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Characterization of extracellular vesicles produced by single human embryos at early stages of development

Tankov, S., Lavrits, A., Lättekivi, F., Krjutskov, K., Sikut, A., Kõks, S., Andronowska, A., Salumets, A. and Fazeli, A. (2018) Characterization of extracellular vesicles produced by single human embryos at early stages of development. Journal of Extracellular Vesicles, 7 (Supp. 1). p. 37.

Free to read: https://doi.org/10.1080/20013078.2018.1461450
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Abstract

Background: Extracellular vesicles (EVs) are recognized as potent vehicles for intercellular communication. To date, there is little information available regarding the role of EVs during the early stages of human embryonic development. The aim of this study was to develop techniques for the recovery of EVs secreted by a single human embryo in an in vitro culture system. The EVs were characterized according to size, concentration and electrical surface properties (zeta potential), in order to understand the role of EVs production in human embryos for determination of their quality at early stages of development. Methods: Human embryos were produced by in vitro fertilization (IVF) for 24 h in fertilization medium, cultured individually for 48 h (3 days) in cleavage medium and additionally 48 h in blastocyst medium (day 5). Conditioned media, at days 3 and 5 post-IVF, was collected and EVs were isolated using a series of centrifugations and size-exclusion chromatography. The size, concentration and zeta potential of EVs were characterized using a nanoparticle tracking analysis. Results: Using this method of isolation, we were able to collect and characterize EVs produced by a single human embryo. Analysis confirmed the presence of EVs at early stages of development, with the concentration of EVs being higher in early blastocysts (day 5), as compared to 4-8 cell-stage embryos (day 3). Moreover, already at day 3, we were able to discriminate between embryos that were properly developing and those that were later visually determined as degrading at day 5. The data indicates that embryos following normal development at day 3 but degrading at later stages (day 5) were producing significantly higher number of EVs (with size range of 100-160 nm) compared with those developing properly at day 3 and later progressing to early blastocysts at day 5. Summary/conclusion: In conclusion, we have developed a sensitive protocol for the isolation of EVs from human embryos cultured individually. We have demonstrated that human embryos secrete EVs in varying amounts and sizes during the early stages of their development. Further investigations are needed to establish EV characteristics of early human embryo as a quality marker for human clinical embryology.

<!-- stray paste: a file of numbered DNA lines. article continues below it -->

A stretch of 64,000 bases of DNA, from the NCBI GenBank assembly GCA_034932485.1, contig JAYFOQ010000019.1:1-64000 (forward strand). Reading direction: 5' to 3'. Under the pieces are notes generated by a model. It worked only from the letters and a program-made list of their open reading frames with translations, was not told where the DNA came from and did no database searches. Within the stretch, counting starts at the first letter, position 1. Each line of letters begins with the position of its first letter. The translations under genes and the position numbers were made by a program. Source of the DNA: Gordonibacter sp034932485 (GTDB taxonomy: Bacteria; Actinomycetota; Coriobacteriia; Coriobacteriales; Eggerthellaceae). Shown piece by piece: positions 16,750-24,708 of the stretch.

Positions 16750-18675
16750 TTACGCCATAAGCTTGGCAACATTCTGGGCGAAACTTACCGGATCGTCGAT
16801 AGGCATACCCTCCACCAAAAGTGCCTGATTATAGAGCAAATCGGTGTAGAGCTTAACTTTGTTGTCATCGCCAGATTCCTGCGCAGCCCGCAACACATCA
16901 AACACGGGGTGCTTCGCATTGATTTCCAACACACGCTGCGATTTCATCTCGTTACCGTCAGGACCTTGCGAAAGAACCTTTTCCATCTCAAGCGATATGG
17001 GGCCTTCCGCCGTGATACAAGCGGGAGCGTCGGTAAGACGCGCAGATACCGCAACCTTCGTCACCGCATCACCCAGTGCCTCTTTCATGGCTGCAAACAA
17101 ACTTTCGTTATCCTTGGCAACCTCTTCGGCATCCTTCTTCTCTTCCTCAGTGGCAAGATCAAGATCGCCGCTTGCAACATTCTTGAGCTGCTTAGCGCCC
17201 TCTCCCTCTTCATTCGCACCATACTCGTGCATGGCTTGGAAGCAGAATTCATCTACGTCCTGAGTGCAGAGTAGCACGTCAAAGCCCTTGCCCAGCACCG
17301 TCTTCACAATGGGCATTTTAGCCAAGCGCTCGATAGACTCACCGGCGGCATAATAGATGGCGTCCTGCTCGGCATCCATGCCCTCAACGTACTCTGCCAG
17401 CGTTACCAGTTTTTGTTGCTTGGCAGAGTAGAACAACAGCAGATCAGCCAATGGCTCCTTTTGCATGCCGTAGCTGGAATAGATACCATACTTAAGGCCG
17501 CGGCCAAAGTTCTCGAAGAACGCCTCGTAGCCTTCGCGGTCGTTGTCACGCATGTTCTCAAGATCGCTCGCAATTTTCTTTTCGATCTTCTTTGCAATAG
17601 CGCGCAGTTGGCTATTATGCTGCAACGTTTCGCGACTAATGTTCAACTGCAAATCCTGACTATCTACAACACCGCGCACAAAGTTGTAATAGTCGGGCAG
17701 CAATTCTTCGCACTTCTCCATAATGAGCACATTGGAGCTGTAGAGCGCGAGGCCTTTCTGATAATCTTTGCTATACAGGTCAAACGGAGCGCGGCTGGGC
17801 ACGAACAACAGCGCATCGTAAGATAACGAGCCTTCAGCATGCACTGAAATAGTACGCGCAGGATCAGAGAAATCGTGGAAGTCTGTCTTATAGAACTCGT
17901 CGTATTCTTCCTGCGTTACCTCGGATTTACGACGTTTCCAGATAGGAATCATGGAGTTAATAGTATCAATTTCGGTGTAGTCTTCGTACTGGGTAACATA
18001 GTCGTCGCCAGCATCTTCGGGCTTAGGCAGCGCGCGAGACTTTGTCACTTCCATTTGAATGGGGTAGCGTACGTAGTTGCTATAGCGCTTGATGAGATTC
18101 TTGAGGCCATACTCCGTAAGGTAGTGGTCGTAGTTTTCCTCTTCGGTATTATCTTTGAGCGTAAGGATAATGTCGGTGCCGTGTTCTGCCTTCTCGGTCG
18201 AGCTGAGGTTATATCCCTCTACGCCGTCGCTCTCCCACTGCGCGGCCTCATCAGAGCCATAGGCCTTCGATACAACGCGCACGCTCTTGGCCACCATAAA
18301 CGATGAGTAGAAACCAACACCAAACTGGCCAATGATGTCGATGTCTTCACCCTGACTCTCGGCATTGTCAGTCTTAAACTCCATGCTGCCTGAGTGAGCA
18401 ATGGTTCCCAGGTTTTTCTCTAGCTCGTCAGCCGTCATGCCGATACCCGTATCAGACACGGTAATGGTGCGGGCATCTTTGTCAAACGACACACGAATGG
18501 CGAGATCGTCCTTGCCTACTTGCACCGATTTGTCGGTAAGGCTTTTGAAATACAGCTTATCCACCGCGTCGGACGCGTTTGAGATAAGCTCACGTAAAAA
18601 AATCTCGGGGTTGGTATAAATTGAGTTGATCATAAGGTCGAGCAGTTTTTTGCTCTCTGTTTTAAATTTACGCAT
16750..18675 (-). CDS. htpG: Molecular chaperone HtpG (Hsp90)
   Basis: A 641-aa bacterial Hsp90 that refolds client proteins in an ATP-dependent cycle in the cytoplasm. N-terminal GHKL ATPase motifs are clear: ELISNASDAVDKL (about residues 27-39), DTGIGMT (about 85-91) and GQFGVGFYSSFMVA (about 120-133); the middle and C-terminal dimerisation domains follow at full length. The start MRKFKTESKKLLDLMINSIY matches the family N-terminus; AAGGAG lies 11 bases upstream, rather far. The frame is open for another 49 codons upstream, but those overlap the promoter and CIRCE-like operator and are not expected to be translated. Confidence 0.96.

Item Type: Journal Article
Publisher: Taylor and Francis Open
URI: http://researchrepository.murdoch.edu.au/id/eprint/50983
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